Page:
Sara Vidal Lopez has completed her MS in Molecular Biology from University of Malaga, Spain where she has worked for 3 years in the Department of Microbiology, Faculty of Science. Since 2014 she is a PhD student in the Institute of Veterinary Bacteriology, Vetsuisse Faculty, University of Bern, Switzerland.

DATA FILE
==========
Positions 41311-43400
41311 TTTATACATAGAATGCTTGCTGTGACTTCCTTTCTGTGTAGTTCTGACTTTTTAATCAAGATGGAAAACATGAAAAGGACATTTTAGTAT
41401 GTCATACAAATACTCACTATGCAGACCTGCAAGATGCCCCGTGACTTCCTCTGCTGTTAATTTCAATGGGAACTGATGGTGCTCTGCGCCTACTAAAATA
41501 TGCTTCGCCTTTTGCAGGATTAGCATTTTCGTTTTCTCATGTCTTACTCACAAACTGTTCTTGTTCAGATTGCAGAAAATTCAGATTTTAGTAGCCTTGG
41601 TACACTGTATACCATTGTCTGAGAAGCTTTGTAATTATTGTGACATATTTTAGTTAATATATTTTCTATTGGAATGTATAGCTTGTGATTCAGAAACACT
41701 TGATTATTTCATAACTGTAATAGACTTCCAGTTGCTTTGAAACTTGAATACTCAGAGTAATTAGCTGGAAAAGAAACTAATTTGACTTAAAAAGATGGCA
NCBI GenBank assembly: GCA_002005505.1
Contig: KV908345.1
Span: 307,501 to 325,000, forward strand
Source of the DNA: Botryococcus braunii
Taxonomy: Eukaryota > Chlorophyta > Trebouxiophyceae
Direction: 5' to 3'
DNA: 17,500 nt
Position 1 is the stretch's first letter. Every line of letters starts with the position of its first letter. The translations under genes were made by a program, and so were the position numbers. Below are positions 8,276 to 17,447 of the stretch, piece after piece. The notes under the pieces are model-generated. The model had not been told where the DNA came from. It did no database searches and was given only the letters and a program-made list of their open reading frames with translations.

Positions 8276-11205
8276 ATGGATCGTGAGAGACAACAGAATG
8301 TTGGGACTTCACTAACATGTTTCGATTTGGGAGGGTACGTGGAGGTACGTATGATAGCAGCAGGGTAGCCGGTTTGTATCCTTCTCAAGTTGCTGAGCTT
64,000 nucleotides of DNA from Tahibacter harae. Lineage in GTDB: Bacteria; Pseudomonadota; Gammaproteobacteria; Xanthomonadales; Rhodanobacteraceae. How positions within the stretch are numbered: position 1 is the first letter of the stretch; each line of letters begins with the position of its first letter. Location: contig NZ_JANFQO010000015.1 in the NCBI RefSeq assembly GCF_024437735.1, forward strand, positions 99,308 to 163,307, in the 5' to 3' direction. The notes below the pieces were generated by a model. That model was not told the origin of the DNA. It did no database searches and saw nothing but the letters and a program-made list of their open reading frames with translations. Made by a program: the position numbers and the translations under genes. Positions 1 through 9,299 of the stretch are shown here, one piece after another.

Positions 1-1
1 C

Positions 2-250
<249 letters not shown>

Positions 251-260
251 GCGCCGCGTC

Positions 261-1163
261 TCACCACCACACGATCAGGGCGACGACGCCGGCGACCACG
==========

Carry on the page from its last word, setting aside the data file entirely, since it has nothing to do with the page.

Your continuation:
Coxiella burnetii, Chlamydia abortus and Leptospira spp., are three agents that may lead to bovine abortion. The importance of these difficult to grow zoonotic bacterial pathogens lies in significant economic loss in animal production and the public health risk, at least in endemic countries. Routine bacteriological diagnostics of abortion in cattle in Switzerland is regulated by law including screening by serology and staining. However, only few infectious agents are examined using molecular approaches due to the high costs associated with extended analyses. In the present work, we used both serological and molecular methods to assess the possible role of these pathogens in bovine abortion. From 249 studied bovine abortion events, 242 placenta samples, 57 fetal abomasal content and 182 sera were taken from mother cows. The seroprevalence was 15.93%, 38.46% and 21.43% for C. burnetii (ELISA), C. abortus (ELISA) and pathogenic Leptospira spp. (microscopic agglutination test), respectively. Using specific real time PCR, the prevalence of C. burnetii, Chlamydiales and pathogenic Leptospira spp., were of 12.15%, 16.87% and 8.24%, respectively. After direct sequencing of Chlamydiales positive samples, we identified C. abortus in 8.84% of the cases and probable infection with Chlamydia-related bacteria in 5.22% of the cases. Altogether, routine abortion diagnostics did not detect a possible bacterial agent in 96 cases. Extending the spectrum of analysis could assign at least one possible abortive agent in 39 more cases. In conclusion, diagnostic approaches enabling the detection of C. burnetii, C. abortus and Leptospira spp., should be used more commonly due to their zoonotic potential.